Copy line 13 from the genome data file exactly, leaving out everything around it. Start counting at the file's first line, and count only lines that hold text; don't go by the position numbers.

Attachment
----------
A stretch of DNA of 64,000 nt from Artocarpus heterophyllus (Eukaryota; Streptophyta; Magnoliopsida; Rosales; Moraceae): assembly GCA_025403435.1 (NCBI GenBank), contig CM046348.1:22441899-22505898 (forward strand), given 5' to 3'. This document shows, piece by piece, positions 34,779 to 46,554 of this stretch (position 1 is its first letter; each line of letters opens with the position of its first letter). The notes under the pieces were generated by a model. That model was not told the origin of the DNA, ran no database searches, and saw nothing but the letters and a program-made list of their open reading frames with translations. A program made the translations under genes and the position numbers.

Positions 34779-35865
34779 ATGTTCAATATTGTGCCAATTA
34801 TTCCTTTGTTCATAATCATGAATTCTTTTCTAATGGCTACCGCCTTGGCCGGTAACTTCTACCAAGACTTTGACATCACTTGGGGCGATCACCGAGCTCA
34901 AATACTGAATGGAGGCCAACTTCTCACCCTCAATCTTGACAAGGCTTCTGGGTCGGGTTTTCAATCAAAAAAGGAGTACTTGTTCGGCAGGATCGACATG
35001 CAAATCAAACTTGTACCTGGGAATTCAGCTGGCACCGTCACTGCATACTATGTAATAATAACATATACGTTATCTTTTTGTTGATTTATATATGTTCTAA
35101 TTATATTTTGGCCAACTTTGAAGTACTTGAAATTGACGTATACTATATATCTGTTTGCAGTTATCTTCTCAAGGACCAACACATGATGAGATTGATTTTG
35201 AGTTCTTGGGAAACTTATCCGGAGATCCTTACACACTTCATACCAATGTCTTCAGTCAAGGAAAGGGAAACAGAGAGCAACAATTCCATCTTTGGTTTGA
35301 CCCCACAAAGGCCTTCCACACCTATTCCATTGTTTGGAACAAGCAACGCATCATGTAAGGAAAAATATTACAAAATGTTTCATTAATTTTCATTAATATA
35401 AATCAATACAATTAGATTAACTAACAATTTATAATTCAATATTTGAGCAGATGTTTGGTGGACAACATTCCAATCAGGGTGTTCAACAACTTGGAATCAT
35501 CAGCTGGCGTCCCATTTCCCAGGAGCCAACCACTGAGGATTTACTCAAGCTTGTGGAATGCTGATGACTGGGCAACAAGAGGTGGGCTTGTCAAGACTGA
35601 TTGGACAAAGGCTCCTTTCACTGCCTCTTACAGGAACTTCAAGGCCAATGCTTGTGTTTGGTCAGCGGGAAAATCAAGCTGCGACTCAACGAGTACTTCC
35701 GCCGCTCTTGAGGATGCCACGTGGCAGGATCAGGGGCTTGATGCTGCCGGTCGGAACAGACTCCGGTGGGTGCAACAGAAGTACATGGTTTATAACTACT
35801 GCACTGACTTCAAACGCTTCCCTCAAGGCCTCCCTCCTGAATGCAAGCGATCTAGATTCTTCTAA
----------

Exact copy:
35701 GCCGCTCTTGAGGATGCCACGTGGCAGGATCAGGGGCTTGATGCTGCCGGTCGGAACAGACTCCGGTGGGTGCAACAGAAGTACATGGTTTATAACTACT